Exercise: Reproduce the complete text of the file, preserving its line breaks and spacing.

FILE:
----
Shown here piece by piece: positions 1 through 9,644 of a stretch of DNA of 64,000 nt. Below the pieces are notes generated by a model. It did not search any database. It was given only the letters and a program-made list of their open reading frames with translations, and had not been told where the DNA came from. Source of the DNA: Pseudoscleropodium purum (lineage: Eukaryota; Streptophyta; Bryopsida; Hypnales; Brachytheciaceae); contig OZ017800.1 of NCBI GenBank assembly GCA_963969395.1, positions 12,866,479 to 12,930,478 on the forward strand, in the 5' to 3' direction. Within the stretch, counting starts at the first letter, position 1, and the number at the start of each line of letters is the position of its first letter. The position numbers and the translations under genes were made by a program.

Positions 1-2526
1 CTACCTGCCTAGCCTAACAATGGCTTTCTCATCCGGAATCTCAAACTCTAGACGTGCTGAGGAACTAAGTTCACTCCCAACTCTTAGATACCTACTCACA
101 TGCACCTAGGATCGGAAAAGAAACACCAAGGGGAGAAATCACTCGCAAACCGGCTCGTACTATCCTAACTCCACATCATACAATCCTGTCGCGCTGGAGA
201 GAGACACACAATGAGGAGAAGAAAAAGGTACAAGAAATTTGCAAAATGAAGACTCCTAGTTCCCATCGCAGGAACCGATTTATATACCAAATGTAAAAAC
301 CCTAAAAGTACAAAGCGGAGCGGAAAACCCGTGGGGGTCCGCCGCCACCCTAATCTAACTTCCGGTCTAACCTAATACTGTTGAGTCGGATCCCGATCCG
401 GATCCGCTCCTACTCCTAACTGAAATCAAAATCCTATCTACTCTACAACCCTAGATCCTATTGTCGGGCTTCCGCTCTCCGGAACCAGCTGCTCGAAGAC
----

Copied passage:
Shown here piece by piece: positions 1 through 9,644 of a stretch of DNA of 64,000 nt. Below the pieces are notes generated by a model. It did not search any database. It was given only the letters and a program-made list of their open reading frames with translations, and had not been told where the DNA came from. Source of the DNA: Pseudoscleropodium purum (lineage: Eukaryota; Streptophyta; Bryopsida; Hypnales; Brachytheciaceae); contig OZ017800.1 of NCBI GenBank assembly GCA_963969395.1, positions 12,866,479 to 12,930,478 on the forward strand, in the 5' to 3' direction. Within the stretch, counting starts at the first letter, position 1, and the number at the start of each line of letters is the position of its first letter. The position numbers and the translations under genes were made by a program.

Positions 1-2526
1 CTACCTGCCTAGCCTAACAATGGCTTTCTCATCCGGAATCTCAAACTCTAGACGTGCTGAGGAACTAAGTTCACTCCCAACTCTTAGATACCTACTCACA
101 TGCACCTAGGATCGGAAAAGAAACACCAAGGGGAGAAATCACTCGCAAACCGGCTCGTACTATCCTAACTCCACATCATACAATCCTGTCGCGCTGGAGA
201 GAGACACACAATGAGGAGAAGAAAAAGGTACAAGAAATTTGCAAAATGAAGACTCCTAGTTCCCATCGCAGGAACCGATTTATATACCAAATGTAAAAAC
301 CCTAAAAGTACAAAGCGGAGCGGAAAACCCGTGGGGGTCCGCCGCCACCCTAATCTAACTTCCGGTCTAACCTAATACTGTTGAGTCGGATCCCGATCCG
401 GATCCGCTCCTACTCCTAACTGAAATCAAAATCCTATCTACTCTACAACCCTAGATCCTATTGTCGGGCTTCCGCTCTCCGGAACCAGCTGCTCGAAGAC